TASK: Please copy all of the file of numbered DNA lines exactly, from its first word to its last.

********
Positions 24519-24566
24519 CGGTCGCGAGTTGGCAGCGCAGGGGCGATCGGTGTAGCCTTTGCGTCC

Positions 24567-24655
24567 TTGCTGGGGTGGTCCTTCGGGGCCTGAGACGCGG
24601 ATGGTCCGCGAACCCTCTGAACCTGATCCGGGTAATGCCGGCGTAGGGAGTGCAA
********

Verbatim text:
Positions 24519-24566
24519 CGGTCGCGAGTTGGCAGCGCAGGGGCGATCGGTGTAGCCTTTGCGTCC

Positions 24567-24655
24567 TTGCTGGGGTGGTCCTTCGGGGCCTGAGACGCGG
24601 ATGGTCCGCGAACCCTCTGAACCTGATCCGGGTAATGCCGGCGTAGGGAGTGCAA